Congressman Vapes During Debate To Protest E-Cigarette Flight Ban

But his stunt was soon vaporized.

A Republican Congressman's smoky stunt during a debate on banning the use of electronic cigarettes on planes ended up being vaporized on Thursday.

Rep. Duncan Hunter (R-Calif.) blew out a fat cloud of vaporizer juice  in protest against a proposed federal ban on the puffing of e-cigarettes on board aircraft during a Congressional hearing.

He was opposing the call of Del. Eleanor Holmes Norton (D-D.C.) to add the prohibition to legislation that's setting policy for the Federal Aviation Administration.

"So, this is called a vaporizer," he said, as the vapors rose into the air.

Several people in the Transportation & Infrastructure Committee laughed at his stunt, but a colleague sitting next to him was forced to fan the fog away.

Hunter talked up the benefits of puffing on vaporizers, and the lack of danger he said they posed on aircrafts.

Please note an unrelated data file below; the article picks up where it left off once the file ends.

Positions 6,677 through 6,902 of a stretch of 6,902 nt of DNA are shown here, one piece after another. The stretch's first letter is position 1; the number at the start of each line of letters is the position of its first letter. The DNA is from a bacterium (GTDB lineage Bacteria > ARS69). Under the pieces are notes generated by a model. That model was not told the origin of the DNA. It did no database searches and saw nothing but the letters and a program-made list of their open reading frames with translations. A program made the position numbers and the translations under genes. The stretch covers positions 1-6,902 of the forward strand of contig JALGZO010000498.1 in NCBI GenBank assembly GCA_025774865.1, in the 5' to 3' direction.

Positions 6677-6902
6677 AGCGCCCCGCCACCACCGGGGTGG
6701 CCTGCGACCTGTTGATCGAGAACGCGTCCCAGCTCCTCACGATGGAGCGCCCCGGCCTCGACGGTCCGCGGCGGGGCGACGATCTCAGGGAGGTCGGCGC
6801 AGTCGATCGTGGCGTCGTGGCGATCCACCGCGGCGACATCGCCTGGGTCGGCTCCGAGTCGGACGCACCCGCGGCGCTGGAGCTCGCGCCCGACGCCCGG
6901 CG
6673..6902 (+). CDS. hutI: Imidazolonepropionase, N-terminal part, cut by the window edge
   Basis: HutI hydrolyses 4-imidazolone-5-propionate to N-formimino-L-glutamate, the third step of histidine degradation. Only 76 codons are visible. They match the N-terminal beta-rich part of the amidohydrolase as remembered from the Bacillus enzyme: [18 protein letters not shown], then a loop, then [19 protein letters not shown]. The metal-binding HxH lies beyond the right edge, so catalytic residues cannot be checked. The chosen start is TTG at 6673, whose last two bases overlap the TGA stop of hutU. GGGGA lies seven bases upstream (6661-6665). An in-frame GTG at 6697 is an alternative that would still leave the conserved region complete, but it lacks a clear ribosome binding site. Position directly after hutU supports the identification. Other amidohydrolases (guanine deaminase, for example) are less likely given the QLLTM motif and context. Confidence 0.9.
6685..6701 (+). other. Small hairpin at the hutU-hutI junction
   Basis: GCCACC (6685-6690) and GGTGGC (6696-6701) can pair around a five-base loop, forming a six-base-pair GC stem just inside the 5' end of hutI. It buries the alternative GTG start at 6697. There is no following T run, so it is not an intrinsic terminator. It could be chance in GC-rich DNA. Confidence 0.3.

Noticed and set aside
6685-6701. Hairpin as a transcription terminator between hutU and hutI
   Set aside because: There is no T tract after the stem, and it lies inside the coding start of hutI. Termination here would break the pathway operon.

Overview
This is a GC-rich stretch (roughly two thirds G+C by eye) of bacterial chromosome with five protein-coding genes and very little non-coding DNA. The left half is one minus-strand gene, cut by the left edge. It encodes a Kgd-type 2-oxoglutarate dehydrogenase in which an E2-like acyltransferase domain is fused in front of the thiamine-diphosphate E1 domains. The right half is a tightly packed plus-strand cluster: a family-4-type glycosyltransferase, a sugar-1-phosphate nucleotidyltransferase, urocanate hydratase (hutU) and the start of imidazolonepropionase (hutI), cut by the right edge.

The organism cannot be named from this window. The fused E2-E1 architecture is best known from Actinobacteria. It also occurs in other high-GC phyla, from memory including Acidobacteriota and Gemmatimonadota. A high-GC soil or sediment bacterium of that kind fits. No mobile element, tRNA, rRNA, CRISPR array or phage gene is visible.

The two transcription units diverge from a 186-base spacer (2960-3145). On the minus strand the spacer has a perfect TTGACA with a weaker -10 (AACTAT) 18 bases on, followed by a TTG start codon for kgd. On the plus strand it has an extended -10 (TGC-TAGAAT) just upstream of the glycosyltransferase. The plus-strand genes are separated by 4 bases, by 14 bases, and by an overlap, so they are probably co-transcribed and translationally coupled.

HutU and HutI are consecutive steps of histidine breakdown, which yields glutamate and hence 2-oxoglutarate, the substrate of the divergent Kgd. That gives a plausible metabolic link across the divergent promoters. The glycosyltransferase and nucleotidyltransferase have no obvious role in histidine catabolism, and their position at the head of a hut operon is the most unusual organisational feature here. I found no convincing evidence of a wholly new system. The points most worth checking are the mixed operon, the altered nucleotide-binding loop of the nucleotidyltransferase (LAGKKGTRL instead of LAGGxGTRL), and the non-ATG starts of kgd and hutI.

He insisted there was no combustion, carcinogens or burning, though he didn't produce any scientific evidence to back up his claims.

"There's nothing noxious about this whatsoever," he added

"This has helped thousands of people quit smoking. It's helped me quit smoking."

But his plea ultimately proved futile as the committee, marking up its Aviation Innovation, Reform, and Reauthorization Act, voted to approve Norton's amendment on a 33-26 vote.

Most of the world's major airlines ban vaping, but it now looks set for a federal restriction, FOX5 reports.

Norton said it would work alongside the existing banning of cigarettes in airline cabins as a health risk and e-cigarettes in checked bags due to fire concerns.

As vaping is a relatively new trend, scientists and health officials are divided on their possible health effects

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